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The perfect match

Starbuck man enjoying a new life after receiving new liver from his wife

Diane and Chris Buckingham of Starbuck are feeling very fortunate these days. Chris had a failing liver and was in desperate need of a liver transplant. As luck would have it, a perfect donor was living in the same house… his wife, Diane.

Chris was 15 years old when he took his first trip to the Mayo Clinic. It puzzled the doctors then and puzzles the doctors to this day why his liver failed. One option was an injury at a young age. He has been monitored over the years. Doctors thought someday he may need a liver transplant, but never imagined that a transplant would be needed so quickly.

Chris and Diane Buckingham, on May 13, 2015, two days after successful liver transplant surgery. Diane was a perfect match to donate to her husband. Contributed photo

Chris and Diane Buckingham, on May 13, 2015, two days after successful liver transplant surgery. Diane was a perfect match to donate to her husband. Contributed photo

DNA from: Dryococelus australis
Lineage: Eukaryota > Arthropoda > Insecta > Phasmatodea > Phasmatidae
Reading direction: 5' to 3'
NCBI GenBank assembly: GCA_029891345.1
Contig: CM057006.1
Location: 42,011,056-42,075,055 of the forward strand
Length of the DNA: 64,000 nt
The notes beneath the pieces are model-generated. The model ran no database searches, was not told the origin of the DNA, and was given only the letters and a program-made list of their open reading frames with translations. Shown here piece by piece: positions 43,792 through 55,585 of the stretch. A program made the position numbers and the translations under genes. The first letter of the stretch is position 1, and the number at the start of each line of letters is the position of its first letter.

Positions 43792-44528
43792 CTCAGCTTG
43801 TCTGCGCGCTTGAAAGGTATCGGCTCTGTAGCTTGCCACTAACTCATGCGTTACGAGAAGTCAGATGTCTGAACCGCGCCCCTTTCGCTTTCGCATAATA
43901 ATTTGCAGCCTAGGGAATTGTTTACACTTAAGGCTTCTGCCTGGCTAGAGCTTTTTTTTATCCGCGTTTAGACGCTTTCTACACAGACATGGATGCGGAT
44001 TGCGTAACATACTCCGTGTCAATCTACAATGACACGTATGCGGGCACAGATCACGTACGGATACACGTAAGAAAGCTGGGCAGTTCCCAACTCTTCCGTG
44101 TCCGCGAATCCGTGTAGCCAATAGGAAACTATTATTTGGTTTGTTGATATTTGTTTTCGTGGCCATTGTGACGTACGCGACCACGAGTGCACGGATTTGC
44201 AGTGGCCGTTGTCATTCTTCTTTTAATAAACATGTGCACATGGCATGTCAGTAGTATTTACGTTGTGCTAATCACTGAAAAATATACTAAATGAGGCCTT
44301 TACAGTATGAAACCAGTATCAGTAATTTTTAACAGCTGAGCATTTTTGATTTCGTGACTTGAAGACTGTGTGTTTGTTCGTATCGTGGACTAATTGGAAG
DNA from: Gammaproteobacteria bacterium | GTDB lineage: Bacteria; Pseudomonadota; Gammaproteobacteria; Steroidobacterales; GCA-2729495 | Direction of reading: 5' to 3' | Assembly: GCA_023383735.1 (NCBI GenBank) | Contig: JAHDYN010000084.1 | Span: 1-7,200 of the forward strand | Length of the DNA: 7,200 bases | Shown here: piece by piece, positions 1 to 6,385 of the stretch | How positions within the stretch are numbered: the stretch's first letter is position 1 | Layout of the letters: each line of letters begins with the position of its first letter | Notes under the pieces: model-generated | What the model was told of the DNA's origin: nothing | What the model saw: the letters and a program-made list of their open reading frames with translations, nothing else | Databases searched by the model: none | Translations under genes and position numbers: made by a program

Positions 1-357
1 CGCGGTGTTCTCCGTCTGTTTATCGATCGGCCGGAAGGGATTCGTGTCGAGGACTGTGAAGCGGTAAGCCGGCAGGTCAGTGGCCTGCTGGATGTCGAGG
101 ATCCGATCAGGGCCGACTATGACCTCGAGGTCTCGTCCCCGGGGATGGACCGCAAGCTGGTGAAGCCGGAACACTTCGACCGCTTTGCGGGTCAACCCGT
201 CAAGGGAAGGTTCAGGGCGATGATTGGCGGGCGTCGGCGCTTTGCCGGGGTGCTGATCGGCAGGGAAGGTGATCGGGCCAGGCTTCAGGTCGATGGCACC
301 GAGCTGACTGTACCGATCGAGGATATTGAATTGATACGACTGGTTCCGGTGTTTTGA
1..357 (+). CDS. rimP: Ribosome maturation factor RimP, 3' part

In February 2015, things sure changed in the Buckinghams’ lives. One afternoon, Chris started to bleed internally and needed to be transported by ambulance to St. Cloud Hospital. He was told he would need a stent placed through his liver. Because of the difficulty in this procedure, he was told he needed to be airlifted to the Mayo Clinic. Within 10-15 minutes, Chris and Diane were in a helicopter getting ready to take off. Diane said it was very hard leaving their two sons behind on the helipad.

Once arriving at the Methodist Hospital (Mayo) in Rochester, the team of physicians and nurses went to work. They surrounded him and began working while Diane waited nervously in the waiting room. They worked into the night and were able to stop the bleeding and stabilize Chris, who eventually had the surgery to place a stent through his liver. It was successful but it was a temporary fix. The surgery was designed to buy time and keep him going until a permanent solution could be found.